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Native Sun News Today: Sisseton Wahpeton Oyate debuts new grocery store

Dakota Crossing Supermarket opens at Sisseton Wahpeton Oyate

By Maxine Hillary
Native Sun News Today Correspondent

SISSETON/WAHPETON - If you’re heading out the door to stock up on groceries in Indian Country, there’s a good chance that you’ll be making a long drive off the Rez and you’ll be spending money that should stay in your own community. If you’re looking for anything other than the basics close to home, with few exceptions, you’re out of luck. That is, unless you’re living on the Sisseton Wahpeton Reservation in Northeastern South Dakota.

In early September, Dakota Crossing, the tribe’s new supermarket held its soft opening. The Grand Opening took place on Monday, October 9, and drew leadership from across the state. Josh Flute is the CEO of the Dakota Nation Development Corporation. He says the tribe discussed opening a supermarket for over a decade.

While some community members see it as a move towards food sovereignty, Flute, who holds a MBA from North Dakota State University, says it’s also a good business decision.

“We’re now going to be in control of food that comes onto the reservation,” Flute told Native Sun News Today.

Sisseton Wahpeton Oyate has three casinos, two schools, several delis and cafeterias, and other facilities that all order from different distributors. Flute says that since volume buying drives prices down, the tribe can consolidate all of its food purchasing and use the grocery store for procurement.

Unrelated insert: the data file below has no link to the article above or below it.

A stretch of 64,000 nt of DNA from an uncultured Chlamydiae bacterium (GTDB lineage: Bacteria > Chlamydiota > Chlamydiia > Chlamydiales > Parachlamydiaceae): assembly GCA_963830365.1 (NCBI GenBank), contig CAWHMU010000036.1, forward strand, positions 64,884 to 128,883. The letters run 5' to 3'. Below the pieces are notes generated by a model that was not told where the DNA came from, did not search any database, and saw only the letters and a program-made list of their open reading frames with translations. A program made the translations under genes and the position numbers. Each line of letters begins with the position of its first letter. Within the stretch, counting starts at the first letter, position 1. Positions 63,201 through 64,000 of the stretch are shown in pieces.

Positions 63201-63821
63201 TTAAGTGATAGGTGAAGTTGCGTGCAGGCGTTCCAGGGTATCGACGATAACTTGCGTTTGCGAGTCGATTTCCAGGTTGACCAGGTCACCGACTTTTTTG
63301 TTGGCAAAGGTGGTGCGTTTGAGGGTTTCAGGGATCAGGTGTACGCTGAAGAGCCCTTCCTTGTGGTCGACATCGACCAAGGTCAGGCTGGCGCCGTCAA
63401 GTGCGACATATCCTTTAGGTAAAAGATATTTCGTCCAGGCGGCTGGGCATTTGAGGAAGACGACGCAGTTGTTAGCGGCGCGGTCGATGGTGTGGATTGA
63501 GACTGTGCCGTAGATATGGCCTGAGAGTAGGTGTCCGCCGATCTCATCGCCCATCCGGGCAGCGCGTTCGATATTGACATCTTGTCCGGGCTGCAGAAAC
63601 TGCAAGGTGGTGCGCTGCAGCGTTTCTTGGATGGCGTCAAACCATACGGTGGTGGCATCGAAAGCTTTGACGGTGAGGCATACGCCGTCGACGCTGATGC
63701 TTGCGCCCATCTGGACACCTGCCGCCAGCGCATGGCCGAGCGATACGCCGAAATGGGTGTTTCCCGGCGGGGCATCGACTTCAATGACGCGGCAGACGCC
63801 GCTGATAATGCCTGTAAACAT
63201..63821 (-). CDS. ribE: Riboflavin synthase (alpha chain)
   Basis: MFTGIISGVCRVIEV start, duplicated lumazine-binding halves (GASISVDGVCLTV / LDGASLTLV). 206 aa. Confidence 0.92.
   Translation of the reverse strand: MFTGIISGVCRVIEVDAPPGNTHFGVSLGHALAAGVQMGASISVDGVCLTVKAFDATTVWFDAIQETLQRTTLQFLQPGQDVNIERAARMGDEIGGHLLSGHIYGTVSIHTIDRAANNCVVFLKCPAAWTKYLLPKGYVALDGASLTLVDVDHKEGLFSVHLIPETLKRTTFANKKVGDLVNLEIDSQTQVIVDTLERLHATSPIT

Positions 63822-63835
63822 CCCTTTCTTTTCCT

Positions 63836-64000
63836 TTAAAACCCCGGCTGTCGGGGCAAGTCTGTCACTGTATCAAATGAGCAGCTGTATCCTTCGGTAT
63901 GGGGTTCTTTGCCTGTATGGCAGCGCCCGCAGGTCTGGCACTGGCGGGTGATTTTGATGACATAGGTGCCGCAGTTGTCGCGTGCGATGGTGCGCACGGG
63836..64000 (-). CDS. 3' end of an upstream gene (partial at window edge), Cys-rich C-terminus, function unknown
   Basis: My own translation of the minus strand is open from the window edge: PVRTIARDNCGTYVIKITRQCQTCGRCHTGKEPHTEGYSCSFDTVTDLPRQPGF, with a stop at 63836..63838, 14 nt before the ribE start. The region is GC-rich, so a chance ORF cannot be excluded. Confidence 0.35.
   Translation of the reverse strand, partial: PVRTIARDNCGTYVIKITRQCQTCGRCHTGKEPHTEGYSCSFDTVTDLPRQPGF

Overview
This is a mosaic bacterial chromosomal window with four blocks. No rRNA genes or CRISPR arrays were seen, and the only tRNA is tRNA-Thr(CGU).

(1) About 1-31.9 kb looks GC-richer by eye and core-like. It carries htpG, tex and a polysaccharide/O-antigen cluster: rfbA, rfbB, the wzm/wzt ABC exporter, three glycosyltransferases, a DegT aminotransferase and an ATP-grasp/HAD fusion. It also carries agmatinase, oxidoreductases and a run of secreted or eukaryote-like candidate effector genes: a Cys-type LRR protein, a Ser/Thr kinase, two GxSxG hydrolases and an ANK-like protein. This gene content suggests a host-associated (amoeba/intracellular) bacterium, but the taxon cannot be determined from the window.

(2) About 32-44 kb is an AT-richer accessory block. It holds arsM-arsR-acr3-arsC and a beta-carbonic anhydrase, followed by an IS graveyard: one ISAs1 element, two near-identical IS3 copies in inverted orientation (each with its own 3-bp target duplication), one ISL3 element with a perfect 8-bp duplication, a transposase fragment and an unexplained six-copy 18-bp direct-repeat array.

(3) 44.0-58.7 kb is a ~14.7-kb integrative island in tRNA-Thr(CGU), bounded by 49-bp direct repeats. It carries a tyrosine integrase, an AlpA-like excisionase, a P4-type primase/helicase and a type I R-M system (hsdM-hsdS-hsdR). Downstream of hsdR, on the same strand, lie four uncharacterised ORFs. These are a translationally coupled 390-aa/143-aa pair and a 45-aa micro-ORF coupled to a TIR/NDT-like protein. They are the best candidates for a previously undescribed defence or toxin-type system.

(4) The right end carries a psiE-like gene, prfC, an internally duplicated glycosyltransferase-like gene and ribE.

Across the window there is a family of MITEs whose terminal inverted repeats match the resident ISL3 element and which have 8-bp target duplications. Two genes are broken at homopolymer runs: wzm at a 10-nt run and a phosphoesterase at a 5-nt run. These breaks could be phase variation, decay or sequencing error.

But what Dakota Crossing means for most people who live on the reservation is that along with the basics—milk, eggs, laundry soap… now, niche coffees, cheeses, organic produce, baked goods, flowers, and deli items are also available closer to home.

Enter Gregg Christensen, General Manager of Dakota Crossing who as the former general manager of the market most tribal members frequent in the border town of Sisseton, has 35 years of experience in the grocery business. He says the market is not only taking business from its competitor in the town, it’s attracting customers from localities over 25 miles away including Browns Valley, Waubay, Summit, and Bryant.

“I think the initial draw is the store’s newness," Christensen said. "The décor is beautiful. We’re two miles off of the interstate and we’re the first business you run into. That location helps a lot.”

Both Flute and Christensen cite the bloated prices of their competitor as also contributing to the popularity of the new market. According to Flute, not only are the products substandard, the prices are artificially high—inflated because there wasn’t any competition.

Dakota Crossing is located at 2410 South Dakota Highway 10, Sisseton, SD.

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